The set was closed with Love Song which had ex Pallas vocalist Alan Reed as guest vocalist working along side Andy and working in perfect unison
and harmony being a perfectly fitting closing number to a fantastic band and a great first day.
Time has moved on for us all and Twelfth Night has lost none of their class or style.
If nothing else I think it has allowed them to mature and grow.
Setlist Twelfth Night
Kings And Queens
We Are Sane
Take A Look
First New Day
Crab / Poet
Sunday, 9th May 2010
25 Yard Screamer
Day two of the Progeny 3 festival opened with 25 Yard Screamer, who are an unknown in my book.
Once the first page had been turned I was hooked.
The power trio have been heavily influence by Rush and Steve Hogarth era Marillion, playing some very good and exacting prog metal with confidence and style.
These guys were having a great time with big smiles on their faces.
Nick James has got quite a unique stage presence having some good banter with the crowd offering humour even in darker moments.
Both Matt Clarke on bass and Donal Owen on drums added to the powerful sound of the band.
Based on the balance of this live performance this is a band to look out for, they are not going to be an opening act for long if they carry on producing shows of this quality.
As an opening act 25 Yard Screamer set the standard for the rest of the day.
I cannot recommend Cassandra highly enough, as listening to it from beginning to end adds a new perspective to it.
Nick commented that they were short on time so could not play any of their longer songs, but we did get a preview of two new song called Whorus and me and Jeremiah,
which again were both stunning tracks.
This was a very strong start to the day’s events, 25 yard Screamer rose to the challenge and surpassed all expectations.
Setlist 25 Yard Screamer
Cassandra Intro Cassandra Middle Explosive
Whorus and Me
Boy in the Window
Solstice was the first of the neo-prog bands playing today and as ever they did not let the side down.
From the opening passages of Morning Light through to the closing ones of Sacred Run, Andy Glass and co played a set of finely tuned and crafted songs.
Four of the songs from the set came from their latest album Spirit, all of which were stunning both in style and presentation.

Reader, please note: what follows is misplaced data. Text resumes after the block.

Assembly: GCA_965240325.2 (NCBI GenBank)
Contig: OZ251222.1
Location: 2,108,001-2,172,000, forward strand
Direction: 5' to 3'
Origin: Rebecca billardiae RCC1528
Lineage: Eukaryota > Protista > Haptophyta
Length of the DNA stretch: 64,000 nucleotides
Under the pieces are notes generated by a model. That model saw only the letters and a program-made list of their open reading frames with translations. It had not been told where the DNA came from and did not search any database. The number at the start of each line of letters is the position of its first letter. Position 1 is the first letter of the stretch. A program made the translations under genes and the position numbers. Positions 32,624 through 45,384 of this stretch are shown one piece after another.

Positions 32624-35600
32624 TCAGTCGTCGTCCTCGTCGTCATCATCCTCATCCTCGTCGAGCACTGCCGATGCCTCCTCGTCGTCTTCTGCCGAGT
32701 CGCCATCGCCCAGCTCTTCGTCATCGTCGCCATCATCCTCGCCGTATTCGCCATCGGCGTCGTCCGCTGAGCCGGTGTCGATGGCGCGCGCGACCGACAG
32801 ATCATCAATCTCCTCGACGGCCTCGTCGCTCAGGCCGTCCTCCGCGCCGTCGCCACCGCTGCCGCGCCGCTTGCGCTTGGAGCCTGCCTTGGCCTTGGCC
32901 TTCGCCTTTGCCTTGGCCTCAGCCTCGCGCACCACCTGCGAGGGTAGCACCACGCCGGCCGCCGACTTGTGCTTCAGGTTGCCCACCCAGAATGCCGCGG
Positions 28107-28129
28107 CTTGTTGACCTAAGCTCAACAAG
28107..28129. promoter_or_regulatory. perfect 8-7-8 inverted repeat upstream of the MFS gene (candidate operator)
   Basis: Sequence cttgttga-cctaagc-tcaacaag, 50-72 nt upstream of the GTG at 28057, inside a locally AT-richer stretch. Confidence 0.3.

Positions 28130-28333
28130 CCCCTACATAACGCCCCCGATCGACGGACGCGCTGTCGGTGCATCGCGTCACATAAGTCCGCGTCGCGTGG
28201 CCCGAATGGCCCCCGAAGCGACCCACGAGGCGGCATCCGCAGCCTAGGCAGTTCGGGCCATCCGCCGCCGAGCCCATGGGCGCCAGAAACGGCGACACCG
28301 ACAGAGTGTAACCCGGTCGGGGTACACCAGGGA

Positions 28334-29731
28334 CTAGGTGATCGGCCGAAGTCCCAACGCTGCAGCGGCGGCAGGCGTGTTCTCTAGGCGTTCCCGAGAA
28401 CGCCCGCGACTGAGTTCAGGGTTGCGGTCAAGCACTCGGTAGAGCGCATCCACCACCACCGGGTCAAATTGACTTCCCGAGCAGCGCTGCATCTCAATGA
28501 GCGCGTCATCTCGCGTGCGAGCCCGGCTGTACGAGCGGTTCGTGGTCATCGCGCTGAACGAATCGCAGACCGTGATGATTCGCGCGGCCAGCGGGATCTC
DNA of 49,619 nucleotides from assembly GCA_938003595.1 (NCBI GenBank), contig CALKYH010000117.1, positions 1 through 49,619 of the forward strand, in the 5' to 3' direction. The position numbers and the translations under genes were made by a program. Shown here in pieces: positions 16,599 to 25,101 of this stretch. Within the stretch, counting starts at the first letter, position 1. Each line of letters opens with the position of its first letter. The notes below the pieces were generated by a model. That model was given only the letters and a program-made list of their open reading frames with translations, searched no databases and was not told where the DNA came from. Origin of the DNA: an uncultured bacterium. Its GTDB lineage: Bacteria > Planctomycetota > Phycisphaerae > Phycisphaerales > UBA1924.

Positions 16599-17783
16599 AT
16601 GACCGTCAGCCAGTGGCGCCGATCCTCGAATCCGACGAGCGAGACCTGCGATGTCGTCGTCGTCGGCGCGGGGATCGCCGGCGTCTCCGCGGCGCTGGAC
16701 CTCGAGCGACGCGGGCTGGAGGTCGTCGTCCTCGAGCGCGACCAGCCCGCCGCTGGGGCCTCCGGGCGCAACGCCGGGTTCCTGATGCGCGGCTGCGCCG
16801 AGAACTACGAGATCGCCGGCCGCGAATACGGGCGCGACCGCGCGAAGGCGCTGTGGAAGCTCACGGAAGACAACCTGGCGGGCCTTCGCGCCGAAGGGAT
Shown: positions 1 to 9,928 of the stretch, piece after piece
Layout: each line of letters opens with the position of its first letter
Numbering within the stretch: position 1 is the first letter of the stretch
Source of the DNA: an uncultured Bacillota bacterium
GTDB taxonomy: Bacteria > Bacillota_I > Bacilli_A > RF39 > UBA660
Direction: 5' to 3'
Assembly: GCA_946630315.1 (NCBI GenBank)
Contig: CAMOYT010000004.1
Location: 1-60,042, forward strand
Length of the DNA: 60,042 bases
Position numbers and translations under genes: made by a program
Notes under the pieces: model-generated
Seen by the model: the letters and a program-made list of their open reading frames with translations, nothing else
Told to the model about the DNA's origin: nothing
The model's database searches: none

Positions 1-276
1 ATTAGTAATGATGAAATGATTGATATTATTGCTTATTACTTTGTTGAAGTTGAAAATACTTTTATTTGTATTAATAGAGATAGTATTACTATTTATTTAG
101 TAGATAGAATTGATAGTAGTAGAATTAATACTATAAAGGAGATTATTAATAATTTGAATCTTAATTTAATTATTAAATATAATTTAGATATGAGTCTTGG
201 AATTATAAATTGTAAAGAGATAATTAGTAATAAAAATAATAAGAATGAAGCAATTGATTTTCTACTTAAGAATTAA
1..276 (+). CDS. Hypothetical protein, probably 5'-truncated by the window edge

Emma Browns vocal prowess is somewhat unique and is complement by Jenny Newman’s violin and viola playing.
From the opening track Andy’s guitar work weaved its way through the set note perfect with each note being played with loving care and as if each one was fragile.
Pete Hemsley’s drumming and Robin Philips bass playing was second to none with Steve McDaniel’s keyboard work offering real character to the whole occasion.
Such is the line up of the band, that all the parts just fit perfect, interacting together, taking lead as and when required.
From the opening track Morning Light Solstice meant business and were here to entertain the audience with their unique blend of prog.
Here and Now offered a harder sound with some eastern sounding passages and fantastic playing by Jenny.
Ducks on the Pond with its basic reggae sound, supported more of Jenny Newman’s playing, offering the crowd an opportunity to dance,
which a few people did.
The outstanding track for me was Cheyenne with its slow starting pace and heart felt chord structures building into a rhythmic tribal passage
and Emma and Jenny’s vocals complimented each other, which is where all of Solstice’s creating, culminated to perfection.
All in all this was a very good showing form the band who was promoting their new album Spirit.
Sky Path West
Here and Now
Ducks on the Pond
This was always going to be a hard one.
An old well loved band with a new singer, a gentleman called Paul Mackie, who had to fill the boots of Alan Reed, who had been in the band for approx. twenty six years.